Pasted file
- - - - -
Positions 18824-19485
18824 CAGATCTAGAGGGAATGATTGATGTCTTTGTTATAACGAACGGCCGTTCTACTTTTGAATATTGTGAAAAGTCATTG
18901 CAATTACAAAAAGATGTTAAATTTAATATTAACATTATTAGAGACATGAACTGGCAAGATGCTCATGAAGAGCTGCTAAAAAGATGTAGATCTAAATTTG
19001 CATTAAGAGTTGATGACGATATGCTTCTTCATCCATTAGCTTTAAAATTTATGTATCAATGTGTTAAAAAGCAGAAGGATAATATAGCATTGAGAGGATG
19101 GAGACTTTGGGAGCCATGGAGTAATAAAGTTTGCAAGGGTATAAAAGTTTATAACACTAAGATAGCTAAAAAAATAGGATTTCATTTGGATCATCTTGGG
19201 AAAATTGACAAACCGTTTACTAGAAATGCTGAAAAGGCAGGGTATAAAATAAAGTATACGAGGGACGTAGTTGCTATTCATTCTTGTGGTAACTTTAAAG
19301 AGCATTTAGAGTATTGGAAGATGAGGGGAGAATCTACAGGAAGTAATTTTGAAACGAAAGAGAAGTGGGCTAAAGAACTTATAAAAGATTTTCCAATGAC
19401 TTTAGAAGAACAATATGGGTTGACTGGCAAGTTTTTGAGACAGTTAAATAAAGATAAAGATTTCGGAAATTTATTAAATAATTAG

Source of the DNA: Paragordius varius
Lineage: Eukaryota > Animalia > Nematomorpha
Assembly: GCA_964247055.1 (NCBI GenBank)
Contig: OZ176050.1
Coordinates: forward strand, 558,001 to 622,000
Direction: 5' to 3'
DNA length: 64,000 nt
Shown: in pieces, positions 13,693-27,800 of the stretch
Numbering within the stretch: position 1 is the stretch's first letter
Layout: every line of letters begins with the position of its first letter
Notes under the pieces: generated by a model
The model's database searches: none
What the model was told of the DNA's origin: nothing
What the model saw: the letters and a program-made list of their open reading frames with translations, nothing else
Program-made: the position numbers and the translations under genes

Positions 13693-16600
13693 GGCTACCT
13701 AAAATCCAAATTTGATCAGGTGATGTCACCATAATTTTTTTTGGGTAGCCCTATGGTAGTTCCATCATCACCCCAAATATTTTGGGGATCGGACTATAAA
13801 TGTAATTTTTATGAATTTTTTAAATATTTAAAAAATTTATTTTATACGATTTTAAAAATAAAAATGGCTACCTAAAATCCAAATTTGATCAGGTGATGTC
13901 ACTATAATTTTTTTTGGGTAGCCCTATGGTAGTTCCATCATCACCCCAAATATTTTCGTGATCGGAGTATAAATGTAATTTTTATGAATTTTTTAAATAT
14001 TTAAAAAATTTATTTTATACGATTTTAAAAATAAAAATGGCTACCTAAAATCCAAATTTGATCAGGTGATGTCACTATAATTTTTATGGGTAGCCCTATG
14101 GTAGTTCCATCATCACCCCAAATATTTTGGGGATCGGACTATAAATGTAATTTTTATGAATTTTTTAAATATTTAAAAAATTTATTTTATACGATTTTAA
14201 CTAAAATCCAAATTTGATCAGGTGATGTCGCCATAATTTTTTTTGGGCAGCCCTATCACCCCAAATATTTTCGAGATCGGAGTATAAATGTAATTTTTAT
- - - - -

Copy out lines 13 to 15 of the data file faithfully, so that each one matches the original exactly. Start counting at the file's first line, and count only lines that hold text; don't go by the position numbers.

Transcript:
Coordinates: forward strand, 558,001 to 622,000
Direction: 5' to 3'
DNA length: 64,000 nt